Tuesday, June 15, 2010

The Madonnas of Leningrad

The Madonnas of Leningrad: A Novel (P.S.) The Madonnas of Leningrad: A Novel by Debra Dean

My rating: 4 of 5 stars
The first time that I saw the Mona Lisa, I almost cried. It is not even a beautiful painting, but in that moment I sensed its significance – I felt in an instant how many people had stood in front of this mysterious woman and wanted to know her secret or maybe I felt like she somehow understood my secrets. I saw in the subtle strokes of green and brown, the touch of a master’s loving hand and saw perhaps a glimpse of his vision. Reading “The Madonnas of Leningrad” is to experience someone else’s glimpse of grandeur over and over again. The main character, Marina, of Debra Dean’s story is a tour guide in the Hermitage Museum in Stalin’s Russia in 1941. She is also lost in her own mind in present day Seattle. With her, we ponder the use of a pale blue for Mary’s dress while the Christ child looks up as if knowing what fate awaits him. We wait in terror as Germany’s bombs destroy hope and what little hope is left. We also get lost in Marina’s confusion as mental illness claims her peace of mind and her familiarity with the people she has cared for all her life. Throughout the book, Marina slips back into memories of the paintings she loved and the war torn country that shaped the strokes of her life as her ability to stay in the here and now deteriorates.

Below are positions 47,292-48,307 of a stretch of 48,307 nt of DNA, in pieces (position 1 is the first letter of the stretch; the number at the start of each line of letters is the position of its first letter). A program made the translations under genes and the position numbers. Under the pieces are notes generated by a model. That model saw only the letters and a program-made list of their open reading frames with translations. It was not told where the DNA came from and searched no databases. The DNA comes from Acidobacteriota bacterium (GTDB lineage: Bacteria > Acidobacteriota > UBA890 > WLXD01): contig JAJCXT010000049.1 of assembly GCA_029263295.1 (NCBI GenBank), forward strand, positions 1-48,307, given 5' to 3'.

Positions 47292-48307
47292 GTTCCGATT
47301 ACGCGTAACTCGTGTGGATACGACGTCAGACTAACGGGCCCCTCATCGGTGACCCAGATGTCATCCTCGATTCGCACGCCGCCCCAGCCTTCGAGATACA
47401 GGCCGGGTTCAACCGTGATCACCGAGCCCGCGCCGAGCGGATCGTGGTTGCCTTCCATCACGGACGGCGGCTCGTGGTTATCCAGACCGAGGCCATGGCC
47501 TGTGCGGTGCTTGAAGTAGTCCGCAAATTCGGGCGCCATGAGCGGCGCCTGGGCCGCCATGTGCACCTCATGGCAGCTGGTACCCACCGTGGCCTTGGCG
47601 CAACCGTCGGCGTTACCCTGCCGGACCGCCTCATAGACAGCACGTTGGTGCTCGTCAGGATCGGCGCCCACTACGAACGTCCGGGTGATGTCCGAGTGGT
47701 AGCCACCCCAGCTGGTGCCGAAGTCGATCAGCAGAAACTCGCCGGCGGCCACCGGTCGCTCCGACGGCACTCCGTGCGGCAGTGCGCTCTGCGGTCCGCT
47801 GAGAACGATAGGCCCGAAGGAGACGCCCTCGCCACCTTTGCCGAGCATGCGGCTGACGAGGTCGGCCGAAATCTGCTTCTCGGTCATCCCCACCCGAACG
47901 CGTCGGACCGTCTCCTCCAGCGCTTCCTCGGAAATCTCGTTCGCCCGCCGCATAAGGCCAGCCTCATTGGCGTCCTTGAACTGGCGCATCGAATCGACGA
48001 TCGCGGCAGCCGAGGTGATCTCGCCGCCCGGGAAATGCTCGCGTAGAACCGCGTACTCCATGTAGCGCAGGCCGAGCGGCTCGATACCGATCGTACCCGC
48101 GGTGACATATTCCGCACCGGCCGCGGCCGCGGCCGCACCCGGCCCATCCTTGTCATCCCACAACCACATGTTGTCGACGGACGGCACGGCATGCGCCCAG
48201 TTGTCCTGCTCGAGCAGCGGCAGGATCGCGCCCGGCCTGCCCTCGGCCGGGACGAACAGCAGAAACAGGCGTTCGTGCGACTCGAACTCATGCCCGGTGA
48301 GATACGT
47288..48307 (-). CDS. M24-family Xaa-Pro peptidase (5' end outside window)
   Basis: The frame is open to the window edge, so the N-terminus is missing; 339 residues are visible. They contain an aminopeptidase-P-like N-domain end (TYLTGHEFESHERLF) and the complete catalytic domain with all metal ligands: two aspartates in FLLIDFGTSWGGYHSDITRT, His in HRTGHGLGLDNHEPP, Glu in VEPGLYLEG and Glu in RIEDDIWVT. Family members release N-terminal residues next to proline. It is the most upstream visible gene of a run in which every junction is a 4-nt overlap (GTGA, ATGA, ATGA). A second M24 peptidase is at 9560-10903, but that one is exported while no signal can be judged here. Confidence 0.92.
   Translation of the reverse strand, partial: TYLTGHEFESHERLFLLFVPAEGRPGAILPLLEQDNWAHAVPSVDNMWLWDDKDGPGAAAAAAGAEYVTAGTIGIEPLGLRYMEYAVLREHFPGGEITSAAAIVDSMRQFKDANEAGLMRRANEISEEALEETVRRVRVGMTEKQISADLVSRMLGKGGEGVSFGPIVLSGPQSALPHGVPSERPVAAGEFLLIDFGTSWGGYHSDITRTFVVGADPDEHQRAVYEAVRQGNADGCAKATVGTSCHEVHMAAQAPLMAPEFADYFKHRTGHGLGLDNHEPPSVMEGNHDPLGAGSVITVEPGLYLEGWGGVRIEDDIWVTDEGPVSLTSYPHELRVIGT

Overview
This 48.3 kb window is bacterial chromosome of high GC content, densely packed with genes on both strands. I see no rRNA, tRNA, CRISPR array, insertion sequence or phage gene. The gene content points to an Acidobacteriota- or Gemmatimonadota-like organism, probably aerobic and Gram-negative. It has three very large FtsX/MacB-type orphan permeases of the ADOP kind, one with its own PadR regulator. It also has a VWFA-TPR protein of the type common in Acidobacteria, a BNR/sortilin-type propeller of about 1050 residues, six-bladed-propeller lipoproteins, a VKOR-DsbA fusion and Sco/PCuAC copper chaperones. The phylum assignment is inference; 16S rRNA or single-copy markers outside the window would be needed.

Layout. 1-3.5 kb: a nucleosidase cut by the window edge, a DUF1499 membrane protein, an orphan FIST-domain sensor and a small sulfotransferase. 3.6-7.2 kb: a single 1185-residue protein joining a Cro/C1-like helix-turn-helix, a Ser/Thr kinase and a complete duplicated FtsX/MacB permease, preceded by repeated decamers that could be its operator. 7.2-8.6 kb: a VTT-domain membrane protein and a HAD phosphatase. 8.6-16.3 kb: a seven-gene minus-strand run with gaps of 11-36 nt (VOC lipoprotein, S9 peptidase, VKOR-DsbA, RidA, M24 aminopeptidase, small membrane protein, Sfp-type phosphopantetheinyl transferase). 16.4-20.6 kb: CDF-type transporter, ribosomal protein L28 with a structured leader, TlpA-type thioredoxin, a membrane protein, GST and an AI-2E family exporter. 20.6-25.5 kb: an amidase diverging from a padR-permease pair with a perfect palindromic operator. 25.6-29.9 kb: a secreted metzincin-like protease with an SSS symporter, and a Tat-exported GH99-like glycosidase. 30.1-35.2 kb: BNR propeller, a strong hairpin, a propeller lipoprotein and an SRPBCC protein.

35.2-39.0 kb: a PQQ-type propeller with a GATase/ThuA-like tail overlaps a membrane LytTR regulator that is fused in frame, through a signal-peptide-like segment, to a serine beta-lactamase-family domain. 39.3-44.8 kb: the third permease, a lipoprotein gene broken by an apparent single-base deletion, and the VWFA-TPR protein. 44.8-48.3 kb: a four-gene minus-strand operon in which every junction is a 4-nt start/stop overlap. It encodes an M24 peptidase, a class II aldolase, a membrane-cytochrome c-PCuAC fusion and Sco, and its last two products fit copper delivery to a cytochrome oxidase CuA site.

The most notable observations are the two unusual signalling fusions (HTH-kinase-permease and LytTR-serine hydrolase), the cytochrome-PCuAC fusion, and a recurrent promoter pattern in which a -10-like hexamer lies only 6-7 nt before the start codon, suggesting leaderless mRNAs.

Though there are no paintings in the pages of this story, it too is a work of art. Dean’s words lyrically take you from the eastern front of World War II to drizzly days in the Evergreen state. My only complaint about this book is the random confusion the reader experiences throughout. While, the lack of detail may have intentional on Dean’s part in order to mirror Marina’s altered mental state, it is frustrating. I finished the story slightly unfulfilled because I did not understand all the intricacies of the plot. That said, it is worth reading and worth appreciating no matter what our individual experiences with war, mental illness, love, and/or art are, afterwards, we are never the same.

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